With that in mind, here are a few essential tips on prepping the boss for a major appearance/debate/presentation:
> Have a sense of humor. If people relate to one thing in life, it’s humor. Serious subject matter aside, the boss has to show that he or she is quick to laugh and, when appropriate, can make light of a situation. That’ll win more converts than forever taking an unsmiling, somber approach to the discussion/debate/forum.
> Maintain eye contact and pay close attention to body language. There’s nothing creepier than when the boss is holding court with the media and/or other constituents and his eyes are darting around the room. Perception is reality, of course, and failing to maintain eye contact may suggest ulterior motives, or worse. For similar reasons, it’s crucial that communicators tutor the boss to pay close attention to body language and make sure that certain facial expressions or physical stances may send the wrong message without uttering a word.
> Say, ‘I don’t know.’ It wasn’t that long ago that a top executive responding to a media question by saying, “I don’t know,” was considered the kiss of death. No more. In an increasingly complex world, saying, “I don’t know,” shows a certain humility and frankness that people appreciate. It helps the cause if an “I don’t know” is quickly followed by, “We are working very fast to get you an answer, which we’ll put up on our website as soon as we get the most accurate information.” Don’t stoop to give a false impression.
What would you add to the list?
Follow Matthew Schwartz on Twitter: @mpsjourno1
The lines are blurry. As a communicator you are usually selling something – an idea, a story, an interview to the media, a budget, a campaign. To close on that effort – to get the story, win the account, score a larger budget – is a similar feeling your Marketing counterpart has when her campaign idea is approved or when a customer buys the product based on her messaging. And the salesperson down the hall from you? He is always prospecting, aims to be in front of clients or at least on the phone with them, understanding their pain points and their spending limits.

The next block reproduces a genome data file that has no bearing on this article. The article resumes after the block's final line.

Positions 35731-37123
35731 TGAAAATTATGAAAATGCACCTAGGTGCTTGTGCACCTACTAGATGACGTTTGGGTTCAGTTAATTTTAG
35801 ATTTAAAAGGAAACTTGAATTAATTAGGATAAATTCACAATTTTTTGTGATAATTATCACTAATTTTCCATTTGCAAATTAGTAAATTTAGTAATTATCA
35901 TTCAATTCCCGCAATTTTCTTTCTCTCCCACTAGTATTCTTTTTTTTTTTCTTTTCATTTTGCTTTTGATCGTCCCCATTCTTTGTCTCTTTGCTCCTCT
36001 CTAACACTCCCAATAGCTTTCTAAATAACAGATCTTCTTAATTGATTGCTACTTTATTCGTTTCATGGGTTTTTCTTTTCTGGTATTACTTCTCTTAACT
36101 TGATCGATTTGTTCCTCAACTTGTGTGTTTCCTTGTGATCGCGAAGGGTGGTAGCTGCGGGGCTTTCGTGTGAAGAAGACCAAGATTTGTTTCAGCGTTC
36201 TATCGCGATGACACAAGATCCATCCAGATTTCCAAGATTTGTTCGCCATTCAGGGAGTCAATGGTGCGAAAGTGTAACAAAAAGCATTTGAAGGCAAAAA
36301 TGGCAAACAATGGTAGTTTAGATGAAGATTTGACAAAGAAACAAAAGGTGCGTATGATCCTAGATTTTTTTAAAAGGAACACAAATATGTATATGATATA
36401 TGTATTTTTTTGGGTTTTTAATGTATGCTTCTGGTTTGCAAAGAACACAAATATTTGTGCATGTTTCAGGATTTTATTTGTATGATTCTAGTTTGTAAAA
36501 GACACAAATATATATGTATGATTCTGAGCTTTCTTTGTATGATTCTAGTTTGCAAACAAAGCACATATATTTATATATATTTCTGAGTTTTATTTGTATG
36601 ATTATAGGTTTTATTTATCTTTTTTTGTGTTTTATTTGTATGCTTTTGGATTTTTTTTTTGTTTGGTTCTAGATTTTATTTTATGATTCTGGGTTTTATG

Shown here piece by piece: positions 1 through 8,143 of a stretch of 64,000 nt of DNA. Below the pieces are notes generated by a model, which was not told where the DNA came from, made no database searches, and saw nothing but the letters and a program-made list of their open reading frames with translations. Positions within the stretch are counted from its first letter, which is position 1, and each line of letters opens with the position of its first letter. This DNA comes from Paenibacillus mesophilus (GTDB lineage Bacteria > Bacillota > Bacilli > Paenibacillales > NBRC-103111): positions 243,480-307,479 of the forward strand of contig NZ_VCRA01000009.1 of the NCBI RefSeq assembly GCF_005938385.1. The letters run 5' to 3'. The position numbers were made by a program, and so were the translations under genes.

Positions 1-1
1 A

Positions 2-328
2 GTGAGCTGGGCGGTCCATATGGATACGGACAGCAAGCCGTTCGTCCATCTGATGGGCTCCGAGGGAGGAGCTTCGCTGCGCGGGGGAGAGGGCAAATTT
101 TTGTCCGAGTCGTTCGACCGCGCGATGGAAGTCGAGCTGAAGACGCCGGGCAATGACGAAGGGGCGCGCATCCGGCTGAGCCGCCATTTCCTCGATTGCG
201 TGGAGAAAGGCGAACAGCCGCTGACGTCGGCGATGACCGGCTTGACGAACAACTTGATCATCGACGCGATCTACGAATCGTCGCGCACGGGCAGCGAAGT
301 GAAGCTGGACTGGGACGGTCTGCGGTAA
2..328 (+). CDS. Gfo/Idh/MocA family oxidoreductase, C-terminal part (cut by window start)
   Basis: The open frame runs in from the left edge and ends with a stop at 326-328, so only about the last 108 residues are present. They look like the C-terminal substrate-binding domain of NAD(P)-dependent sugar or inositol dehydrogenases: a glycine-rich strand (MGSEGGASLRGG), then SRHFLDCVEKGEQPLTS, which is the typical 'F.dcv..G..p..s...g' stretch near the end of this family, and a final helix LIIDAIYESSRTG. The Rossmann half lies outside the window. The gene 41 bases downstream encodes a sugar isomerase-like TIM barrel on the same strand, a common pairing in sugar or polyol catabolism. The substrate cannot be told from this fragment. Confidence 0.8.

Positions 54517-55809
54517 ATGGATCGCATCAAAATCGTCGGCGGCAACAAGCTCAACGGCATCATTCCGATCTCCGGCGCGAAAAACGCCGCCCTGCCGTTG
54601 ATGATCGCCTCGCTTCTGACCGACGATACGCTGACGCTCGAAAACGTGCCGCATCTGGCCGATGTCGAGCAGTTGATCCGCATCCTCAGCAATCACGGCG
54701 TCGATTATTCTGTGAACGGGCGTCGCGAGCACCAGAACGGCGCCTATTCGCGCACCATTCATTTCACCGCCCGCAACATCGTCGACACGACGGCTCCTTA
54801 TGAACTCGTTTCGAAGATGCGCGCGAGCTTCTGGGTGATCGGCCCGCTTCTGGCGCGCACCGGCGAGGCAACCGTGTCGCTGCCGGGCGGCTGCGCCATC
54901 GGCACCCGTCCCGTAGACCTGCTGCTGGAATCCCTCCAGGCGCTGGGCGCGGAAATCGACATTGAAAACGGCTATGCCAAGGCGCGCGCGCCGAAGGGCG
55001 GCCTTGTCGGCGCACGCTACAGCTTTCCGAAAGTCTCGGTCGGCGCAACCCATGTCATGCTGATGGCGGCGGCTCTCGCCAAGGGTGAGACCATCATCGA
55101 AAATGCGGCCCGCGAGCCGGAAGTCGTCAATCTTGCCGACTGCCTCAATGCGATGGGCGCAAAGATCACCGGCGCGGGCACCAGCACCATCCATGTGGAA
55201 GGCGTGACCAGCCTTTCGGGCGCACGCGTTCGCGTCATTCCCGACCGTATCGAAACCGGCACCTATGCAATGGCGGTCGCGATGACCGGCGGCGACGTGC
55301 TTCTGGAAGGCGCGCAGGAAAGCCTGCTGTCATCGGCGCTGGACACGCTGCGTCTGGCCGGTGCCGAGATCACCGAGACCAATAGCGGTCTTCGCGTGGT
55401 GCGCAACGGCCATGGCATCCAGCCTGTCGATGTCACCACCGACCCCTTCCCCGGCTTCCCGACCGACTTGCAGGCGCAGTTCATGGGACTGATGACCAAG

These three levers of Communications – PR, Marketing, Sales — are at their best when they’re working together, not separately. Most practitioners and strategists agree with the premise, but the underlying pain points, frustrations, budgetary constraints, conflicting goals may stop the three from even wanting to work together. I’ve posed the question in a previous post, Will PR and Marketing Get Married One Day? A lot of you responded and as a whole we’re in favor of this matrimony. But how about we go on a few dates first?
The best communicators will be the ones who have a firm grasp on Marketing, who partner with Sales to help close business, and who are pushing for consistent messaging across this spectrum. If you shy away from Sales or snub your nose at Marketing (that department that steals some of your budget), then you will be OK, possibly. That is to say, you can get by. But to be an extraordinary communications executive you need to spend some time in their shoes. Here are three easy things you can do in the next 30 days to narrow the gap and broaden your organization’s (and your own) opportunities:
Lead a Sales Call: Try to sell something to a client: ask your sales dept if you can sell your company’s service or product to one prospect. Set up the appointment, do your research, lead the meeting, close the business, send out the proposal, wait for the signature. Sometimes you’ll be waiting longer than expected for a signed contract and that’s part of the process and why the rewards taste so sweet.